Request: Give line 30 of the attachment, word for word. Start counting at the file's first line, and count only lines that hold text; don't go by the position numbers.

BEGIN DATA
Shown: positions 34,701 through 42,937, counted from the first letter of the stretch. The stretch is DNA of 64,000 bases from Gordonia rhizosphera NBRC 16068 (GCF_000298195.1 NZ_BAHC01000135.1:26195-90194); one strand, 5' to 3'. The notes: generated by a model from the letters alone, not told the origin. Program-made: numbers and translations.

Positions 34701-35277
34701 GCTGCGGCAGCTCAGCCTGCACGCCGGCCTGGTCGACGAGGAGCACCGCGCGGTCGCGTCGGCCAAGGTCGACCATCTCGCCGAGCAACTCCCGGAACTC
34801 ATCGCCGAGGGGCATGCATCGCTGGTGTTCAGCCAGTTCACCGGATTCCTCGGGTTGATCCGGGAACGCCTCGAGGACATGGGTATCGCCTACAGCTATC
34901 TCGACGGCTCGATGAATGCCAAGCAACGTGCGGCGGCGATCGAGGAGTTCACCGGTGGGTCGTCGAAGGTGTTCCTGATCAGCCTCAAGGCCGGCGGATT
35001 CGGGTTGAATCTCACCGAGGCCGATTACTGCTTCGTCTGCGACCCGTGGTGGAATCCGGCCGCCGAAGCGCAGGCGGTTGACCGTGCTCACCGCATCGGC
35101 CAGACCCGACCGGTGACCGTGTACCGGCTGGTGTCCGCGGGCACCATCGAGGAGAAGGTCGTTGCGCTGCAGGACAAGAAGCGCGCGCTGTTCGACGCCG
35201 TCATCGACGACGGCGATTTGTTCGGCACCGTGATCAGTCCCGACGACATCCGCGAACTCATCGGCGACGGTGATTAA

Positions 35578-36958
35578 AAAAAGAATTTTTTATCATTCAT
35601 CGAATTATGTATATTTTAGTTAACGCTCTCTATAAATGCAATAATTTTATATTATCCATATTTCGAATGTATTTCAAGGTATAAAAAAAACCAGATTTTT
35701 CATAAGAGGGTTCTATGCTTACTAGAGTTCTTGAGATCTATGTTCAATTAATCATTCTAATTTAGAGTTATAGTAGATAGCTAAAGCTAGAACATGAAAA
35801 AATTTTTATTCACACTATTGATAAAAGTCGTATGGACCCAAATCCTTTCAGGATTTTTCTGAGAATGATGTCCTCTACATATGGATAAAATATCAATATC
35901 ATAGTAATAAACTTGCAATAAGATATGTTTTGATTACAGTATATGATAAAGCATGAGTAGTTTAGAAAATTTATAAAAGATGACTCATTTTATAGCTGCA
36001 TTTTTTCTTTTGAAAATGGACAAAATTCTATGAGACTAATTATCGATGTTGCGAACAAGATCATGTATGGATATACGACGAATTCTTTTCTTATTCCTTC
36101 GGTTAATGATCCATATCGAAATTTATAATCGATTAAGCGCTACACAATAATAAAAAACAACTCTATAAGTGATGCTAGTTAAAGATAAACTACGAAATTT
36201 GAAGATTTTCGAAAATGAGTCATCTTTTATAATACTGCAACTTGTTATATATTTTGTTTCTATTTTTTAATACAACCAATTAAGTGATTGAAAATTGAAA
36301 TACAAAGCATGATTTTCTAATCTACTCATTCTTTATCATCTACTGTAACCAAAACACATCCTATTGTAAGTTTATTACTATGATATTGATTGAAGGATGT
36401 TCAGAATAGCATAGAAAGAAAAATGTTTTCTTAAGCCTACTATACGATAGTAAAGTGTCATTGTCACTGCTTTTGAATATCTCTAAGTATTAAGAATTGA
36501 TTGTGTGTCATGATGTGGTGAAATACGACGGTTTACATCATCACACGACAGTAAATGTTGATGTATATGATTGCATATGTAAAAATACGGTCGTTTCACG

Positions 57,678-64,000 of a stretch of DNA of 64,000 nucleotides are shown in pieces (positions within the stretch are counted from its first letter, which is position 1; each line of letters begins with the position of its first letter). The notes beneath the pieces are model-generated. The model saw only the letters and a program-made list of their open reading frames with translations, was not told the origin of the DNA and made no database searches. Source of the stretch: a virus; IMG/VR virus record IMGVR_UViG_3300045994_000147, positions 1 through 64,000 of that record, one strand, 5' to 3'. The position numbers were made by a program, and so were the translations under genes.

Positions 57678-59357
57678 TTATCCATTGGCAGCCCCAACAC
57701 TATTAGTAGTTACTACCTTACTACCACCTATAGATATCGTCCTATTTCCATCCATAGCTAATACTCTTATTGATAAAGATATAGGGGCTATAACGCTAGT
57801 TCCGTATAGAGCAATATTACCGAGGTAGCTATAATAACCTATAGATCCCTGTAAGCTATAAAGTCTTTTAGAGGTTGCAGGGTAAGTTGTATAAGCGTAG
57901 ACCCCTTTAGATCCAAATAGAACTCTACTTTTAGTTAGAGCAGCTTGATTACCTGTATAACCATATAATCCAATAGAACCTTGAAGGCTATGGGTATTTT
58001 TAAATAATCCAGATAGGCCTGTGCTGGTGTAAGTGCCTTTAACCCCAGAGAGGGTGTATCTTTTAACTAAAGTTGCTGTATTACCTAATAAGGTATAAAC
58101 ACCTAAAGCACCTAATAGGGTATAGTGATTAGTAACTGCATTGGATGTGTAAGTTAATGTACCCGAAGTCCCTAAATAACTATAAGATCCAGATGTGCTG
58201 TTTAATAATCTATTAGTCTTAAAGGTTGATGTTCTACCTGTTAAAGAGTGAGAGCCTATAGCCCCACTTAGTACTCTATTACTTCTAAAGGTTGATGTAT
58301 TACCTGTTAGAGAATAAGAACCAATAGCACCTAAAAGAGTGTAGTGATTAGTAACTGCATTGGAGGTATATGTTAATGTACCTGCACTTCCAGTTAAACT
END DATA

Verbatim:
58301 TACCTGTTAGAGAATAAGAACCAATAGCACCTAAAAGAGTGTAGTGATTAGTAACTGCATTGGAGGTATATGTTAATGTACCTGCACTTCCAGTTAAACT